Happily locked away in Cornwall, it’s a wine and ‘pick and lick’ menu at lunchtime. For my contribution at the table it needs something easily made (I am on holiday), and great for dipping or holding food that someone else expertly prepares: in this case spicy chicken, dips, sausages and a varied amount of food that tastes great and makes the lunch. So here was my contribution, a classic Middle Eastern flatbread, with a dough spread with homemade za’atar – herbs and sesame seeds. It really is quick to make with a crusty top with soft dough inside. This makes three breads, or break into smaller amounts if you want more individual sizes.
Summer, and in England at least crab comes into its own. I have used it elsewhere on this blog but sometimes with the heat of some chili and silky smooth pasta it can make a lovely, but light dish. If you want to serve it as a starter then add some cream, which makes the whole thing very rich – I think too rich for a main course. Victoria Moore in her terrific book on wine suggests a Burgundian chardonnay or Chablis goes well with this – as ever she is spot on.
Saturday morning’s a great time for brunch. Up later than normal, too early to bother with a wait for lunch, but looking for something more substantial to see you through the shopping or the rest of the day until dinner. Sometimes there are left over chips from the fish and chip supper the night before. Never throw them away, they cook up well and with some added chorizo, onion, garlic and a poached egg they make the morning go with a bit of sunshine. Serves two.
Makes about 15
I don’t know what it was that made me want to make these, but it has been a long term plan. I had some delicious croquettes at Fino the then sister restaurant to Barrafina in London: crisp outside, with that delicious melting interior made for a memorable occasion. These can be a larger starter dish, or made well in advance and smaller rounds dropped into hot oil to go with drinks in the evening. The key is to put them them in the fridge to firm up and hold together when being fried. I like to make a simple mix of mustard and mayonnaise as a side dip.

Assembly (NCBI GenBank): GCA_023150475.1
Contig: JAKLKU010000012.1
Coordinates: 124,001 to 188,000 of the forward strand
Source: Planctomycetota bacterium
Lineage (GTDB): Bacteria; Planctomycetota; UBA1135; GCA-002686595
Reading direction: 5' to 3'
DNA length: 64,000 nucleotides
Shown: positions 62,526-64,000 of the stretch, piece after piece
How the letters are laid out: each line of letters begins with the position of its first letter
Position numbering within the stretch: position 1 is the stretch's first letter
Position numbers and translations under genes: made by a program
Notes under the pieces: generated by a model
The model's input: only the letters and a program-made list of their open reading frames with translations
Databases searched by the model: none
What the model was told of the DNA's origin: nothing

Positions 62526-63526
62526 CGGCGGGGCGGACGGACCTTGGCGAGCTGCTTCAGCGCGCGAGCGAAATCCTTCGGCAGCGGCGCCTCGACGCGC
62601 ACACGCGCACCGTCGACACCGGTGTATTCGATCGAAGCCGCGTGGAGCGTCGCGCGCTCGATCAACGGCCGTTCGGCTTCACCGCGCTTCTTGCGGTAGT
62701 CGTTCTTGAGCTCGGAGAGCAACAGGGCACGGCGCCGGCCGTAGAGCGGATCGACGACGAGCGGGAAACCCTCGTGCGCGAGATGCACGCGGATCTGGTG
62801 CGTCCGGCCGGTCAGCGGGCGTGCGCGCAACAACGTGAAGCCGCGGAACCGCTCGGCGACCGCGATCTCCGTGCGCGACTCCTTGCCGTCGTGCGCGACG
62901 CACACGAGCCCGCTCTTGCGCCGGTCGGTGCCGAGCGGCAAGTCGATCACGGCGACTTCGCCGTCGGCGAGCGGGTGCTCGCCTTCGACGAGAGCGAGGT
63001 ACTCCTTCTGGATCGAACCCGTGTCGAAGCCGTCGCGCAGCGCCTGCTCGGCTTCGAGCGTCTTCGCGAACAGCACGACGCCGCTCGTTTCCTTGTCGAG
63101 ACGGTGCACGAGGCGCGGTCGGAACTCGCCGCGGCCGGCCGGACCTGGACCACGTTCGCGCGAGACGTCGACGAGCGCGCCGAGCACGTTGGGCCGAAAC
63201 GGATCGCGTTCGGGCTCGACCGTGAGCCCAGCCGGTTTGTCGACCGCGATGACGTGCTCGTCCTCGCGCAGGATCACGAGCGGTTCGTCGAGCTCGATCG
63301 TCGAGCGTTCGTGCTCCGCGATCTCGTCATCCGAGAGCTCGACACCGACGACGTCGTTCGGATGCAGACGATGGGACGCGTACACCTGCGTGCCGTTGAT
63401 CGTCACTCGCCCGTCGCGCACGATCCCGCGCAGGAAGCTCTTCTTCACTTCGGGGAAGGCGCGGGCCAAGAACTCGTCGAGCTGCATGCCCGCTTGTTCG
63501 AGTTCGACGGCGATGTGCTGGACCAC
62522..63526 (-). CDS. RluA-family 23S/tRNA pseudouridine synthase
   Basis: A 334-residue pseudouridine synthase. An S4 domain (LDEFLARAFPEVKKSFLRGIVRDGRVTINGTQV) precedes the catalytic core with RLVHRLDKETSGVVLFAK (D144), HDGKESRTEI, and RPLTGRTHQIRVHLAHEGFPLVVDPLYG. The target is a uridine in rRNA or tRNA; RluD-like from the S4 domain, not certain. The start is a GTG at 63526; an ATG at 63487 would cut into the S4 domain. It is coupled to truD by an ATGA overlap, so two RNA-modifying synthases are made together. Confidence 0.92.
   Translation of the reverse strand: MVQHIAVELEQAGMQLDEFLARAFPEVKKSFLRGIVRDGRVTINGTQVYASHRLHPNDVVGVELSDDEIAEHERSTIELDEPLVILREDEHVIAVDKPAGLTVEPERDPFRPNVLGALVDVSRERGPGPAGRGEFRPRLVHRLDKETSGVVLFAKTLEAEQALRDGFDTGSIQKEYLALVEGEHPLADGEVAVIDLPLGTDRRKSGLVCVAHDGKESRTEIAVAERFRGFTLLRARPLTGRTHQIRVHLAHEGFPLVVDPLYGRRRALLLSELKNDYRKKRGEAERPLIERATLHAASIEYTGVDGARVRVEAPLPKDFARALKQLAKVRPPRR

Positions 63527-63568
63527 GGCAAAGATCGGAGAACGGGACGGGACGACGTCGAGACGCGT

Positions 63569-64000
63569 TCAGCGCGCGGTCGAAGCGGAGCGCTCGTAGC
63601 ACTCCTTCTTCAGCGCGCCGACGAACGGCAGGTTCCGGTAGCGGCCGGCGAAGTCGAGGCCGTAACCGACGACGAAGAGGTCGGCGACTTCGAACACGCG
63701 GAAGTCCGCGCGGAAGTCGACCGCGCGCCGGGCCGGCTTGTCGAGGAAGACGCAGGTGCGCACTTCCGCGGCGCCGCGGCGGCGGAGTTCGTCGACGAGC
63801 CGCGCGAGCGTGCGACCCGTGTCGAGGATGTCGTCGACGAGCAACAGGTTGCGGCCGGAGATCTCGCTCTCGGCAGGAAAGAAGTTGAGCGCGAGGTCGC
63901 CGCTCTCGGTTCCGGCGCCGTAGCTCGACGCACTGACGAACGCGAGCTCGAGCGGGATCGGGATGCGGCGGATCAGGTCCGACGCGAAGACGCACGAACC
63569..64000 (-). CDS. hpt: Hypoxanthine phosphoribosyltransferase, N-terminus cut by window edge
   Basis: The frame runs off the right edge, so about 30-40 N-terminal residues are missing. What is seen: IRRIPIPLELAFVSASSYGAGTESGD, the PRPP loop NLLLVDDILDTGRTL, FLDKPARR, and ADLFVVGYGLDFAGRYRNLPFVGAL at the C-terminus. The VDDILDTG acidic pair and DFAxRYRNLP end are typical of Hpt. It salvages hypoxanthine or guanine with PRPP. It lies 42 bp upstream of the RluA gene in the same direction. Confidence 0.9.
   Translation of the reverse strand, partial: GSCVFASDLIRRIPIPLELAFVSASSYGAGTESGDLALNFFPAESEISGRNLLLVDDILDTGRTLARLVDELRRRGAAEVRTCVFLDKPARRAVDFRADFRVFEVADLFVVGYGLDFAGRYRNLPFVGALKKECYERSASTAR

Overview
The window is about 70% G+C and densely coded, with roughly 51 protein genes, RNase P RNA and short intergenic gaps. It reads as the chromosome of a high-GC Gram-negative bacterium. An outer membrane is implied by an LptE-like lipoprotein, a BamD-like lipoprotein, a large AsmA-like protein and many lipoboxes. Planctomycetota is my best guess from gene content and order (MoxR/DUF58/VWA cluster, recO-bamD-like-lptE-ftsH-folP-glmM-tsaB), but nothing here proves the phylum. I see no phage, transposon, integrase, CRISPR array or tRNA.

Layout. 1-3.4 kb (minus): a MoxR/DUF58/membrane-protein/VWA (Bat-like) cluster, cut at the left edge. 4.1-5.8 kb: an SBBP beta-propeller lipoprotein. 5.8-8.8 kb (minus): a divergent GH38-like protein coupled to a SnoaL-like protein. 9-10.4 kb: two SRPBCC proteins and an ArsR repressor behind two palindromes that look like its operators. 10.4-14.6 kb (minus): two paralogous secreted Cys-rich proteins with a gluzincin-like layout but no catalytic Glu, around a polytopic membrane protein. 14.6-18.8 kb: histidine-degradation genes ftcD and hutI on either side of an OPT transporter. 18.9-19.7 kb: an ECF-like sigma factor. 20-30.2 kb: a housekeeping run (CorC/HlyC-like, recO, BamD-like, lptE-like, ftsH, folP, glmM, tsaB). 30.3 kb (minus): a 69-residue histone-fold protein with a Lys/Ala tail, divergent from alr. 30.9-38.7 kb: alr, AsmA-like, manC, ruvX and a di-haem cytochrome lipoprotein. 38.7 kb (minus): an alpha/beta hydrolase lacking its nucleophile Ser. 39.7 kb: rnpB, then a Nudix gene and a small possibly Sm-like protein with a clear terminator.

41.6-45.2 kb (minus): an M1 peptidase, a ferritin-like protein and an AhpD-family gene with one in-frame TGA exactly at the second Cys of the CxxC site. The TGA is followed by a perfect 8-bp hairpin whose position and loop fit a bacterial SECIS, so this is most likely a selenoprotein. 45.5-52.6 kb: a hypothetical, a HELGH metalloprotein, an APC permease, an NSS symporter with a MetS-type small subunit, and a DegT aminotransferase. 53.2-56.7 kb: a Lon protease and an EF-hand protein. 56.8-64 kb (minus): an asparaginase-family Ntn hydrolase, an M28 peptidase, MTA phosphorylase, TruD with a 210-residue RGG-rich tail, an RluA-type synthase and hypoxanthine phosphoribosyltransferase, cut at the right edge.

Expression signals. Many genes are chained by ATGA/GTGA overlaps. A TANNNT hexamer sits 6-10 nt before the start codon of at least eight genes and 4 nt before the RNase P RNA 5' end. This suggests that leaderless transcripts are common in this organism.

What is it at the moment, that makes me want to recreate recipes that remind me of living in America? Yes, I know this is more a Greek dish, but I lived in Texas where the weather is hotter all the year round, and this pie was always welcome. Here, I make it with fresh spinach, you can use frozen if you wish, but I think fresh is easier. I tend to pack the pie with more cheese and pine nuts. It is a more-ish and tasty lunch, or summer supper.
So, I remember first eating these in Hugo’s restaurant in Houston. Take the flowers of a courgette stuff with cream and herbs then deep fry in batter – who thought that one up? I’m glad that they did, and it really is an easy dish to make.
Better still, they are only around in the early part of the year and look as spectacular as they taste.
An autumnal or winter warmer if ever there was one. This celeriac and apple soup is made in minutes, provides a wonderful starter (you can add scallops for extra refinement) or just a nice Saturday afternoon dish. Continue reading
Boston, Provincetown, Maine, Cape Cod you are taken to the East Coast shores by these classic crustacean sandwiches. Even better, they can only be accompanied by chilled beer or cold white wine. They are a perfect match. The cold chopped mayoed lobster sits inside a buttered, lightly toasted brioche hot dog roll and it all just shouts summer and seashore. Ok so we had these sitting in the garden, but the memories they bring back (or create) are worth the expense and very little effort. Honestly, you will want them every summer. [Makes about 16 rolls]
Is it the cold weather? Is it my age? My mind turned back to a soup that we would sit eating in a very cheap but fantastic Malaysian restaurant in Soho. The added entertainment was watching the punters going in and out of the building opposite. Anyway, the restaurant sold the most wonderful ‘Santan Soup’ (which probably means nothing), and it came with a veneer thin layer of chilli oil over the top and was served way above boiling point. This is a variation. It provides a nice basic but spicy coconut soup, and you can then add the variations of chicken, vegetables, fish and even duck to change it out. Cheap, warming and hot – just what the punters want.
Serves 2 as a Main Course.
It has been a while since I posted any new cooking, but when something new comes along and tastes as good as this does and is easy to make it has to be shared. Fish in the autumn, usually something with potatoes and cream. However, this light dish is really filling and on the darker nights (at least in England) this bit of colour lightens a mood. This serves two as a large main course, but you could cut back a little and serve four as a delicious starter. It is also quick and easy to make. (Serves 4) Continue reading